Bryan E. Norwood is a PhD candidate in the history and theory of architecture at Harvard University and is the 2016 Charles E. Peterson Senior Fellow at the Athenaeum of Philadelphia. His dissertation, entitled “The Architect’s Knowledge: Imagining the Profession’s Historical Body, 1797-1933,” is a study of the development of professionalized architectural knowledge through the formalization of architectural education in nineteenth-century America. Focusing on the key role the conceptualization of architectural history played in the formation of the discipline and profession, Bryan’s dissertation explores the ethics of the hermeneutic relation of architecture to its own past.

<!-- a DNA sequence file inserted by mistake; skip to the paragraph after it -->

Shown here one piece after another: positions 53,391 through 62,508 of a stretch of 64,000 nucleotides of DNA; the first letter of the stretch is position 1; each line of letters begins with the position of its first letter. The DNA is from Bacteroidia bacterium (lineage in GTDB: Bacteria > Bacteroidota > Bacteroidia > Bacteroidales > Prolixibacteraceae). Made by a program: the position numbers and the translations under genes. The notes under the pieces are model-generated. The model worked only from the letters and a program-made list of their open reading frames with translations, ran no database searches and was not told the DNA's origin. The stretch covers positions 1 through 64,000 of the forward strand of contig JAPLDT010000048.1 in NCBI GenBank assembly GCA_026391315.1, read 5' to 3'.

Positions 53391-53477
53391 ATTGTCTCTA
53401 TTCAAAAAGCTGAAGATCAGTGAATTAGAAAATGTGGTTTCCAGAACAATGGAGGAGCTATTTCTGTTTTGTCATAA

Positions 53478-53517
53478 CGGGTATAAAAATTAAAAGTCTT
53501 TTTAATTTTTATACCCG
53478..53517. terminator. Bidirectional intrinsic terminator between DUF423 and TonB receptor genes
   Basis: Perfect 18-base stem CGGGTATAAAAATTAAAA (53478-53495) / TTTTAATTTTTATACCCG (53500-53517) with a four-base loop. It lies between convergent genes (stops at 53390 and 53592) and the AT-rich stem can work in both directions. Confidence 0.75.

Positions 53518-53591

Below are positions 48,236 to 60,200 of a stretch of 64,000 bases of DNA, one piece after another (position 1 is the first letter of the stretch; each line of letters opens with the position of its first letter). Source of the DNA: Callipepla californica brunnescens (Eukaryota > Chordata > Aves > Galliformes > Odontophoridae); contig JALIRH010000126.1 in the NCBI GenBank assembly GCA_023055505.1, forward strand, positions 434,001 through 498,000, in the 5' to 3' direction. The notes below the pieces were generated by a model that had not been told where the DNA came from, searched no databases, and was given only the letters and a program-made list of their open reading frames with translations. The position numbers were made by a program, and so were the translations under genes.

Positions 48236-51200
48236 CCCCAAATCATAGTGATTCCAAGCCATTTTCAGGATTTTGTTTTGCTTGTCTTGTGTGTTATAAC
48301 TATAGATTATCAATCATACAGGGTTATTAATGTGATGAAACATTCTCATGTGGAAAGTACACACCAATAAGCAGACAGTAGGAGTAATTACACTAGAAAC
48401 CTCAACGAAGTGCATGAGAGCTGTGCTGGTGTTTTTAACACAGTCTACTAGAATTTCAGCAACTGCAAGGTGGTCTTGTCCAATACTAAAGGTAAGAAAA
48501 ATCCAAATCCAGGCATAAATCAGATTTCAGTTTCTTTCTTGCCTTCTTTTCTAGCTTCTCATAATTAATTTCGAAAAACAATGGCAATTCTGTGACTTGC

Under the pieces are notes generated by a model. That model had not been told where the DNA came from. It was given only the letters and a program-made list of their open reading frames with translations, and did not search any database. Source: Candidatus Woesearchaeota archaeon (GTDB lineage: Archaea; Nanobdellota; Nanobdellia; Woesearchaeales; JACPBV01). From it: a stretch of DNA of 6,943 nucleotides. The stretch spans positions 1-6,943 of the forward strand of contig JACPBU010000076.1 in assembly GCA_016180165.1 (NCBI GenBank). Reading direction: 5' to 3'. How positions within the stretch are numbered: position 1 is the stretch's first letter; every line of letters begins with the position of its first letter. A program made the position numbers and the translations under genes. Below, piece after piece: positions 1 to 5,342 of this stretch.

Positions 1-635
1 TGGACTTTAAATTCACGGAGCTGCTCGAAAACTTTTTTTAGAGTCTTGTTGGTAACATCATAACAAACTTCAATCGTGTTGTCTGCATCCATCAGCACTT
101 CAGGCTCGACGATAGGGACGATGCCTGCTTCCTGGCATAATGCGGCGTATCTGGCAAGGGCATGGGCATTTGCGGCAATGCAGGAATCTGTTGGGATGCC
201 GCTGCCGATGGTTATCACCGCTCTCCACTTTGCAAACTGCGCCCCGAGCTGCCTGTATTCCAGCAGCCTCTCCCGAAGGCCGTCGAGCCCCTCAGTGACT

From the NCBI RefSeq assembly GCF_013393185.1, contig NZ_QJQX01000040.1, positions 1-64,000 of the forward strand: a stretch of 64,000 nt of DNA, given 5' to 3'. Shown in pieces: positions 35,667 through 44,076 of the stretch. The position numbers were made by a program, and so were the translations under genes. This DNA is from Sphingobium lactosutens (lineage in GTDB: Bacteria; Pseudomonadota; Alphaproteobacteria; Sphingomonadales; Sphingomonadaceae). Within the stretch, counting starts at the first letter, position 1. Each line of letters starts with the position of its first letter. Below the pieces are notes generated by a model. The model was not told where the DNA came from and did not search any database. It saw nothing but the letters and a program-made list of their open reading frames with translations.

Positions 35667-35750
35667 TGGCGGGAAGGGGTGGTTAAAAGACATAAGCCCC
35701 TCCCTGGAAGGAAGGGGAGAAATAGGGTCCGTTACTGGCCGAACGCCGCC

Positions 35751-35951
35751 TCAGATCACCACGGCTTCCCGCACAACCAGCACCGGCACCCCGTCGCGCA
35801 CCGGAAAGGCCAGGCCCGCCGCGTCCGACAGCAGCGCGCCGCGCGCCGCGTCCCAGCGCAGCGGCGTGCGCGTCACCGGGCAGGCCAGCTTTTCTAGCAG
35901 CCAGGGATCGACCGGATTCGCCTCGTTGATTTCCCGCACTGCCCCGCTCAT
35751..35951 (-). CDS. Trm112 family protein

Bryan previously received a BA in philosophy and a BArch from Mississippi State University, an MA in philosophy from Boston University, and an AM in architecture from Harvard. He has taught lecture and seminar courses in architectural history and theory at the GSD, Northeastern University, and Boston University. In addition to his dissertation, Bryan’s recent research includes the architectural implications of speculative realism and object-oriented ontology, the history of flood control on the Mississippi River, mid-century modern architecture in Boston, and the architectural historiography of plantation houses in the Lower Mississippi Valley. His writing has appeared in Philosophical Forum, Harvard Design Magazine, Culture Machine, Log, and MONU, as well as collected volumes on Maurice Merleau-Ponty and Gilles Deleuze.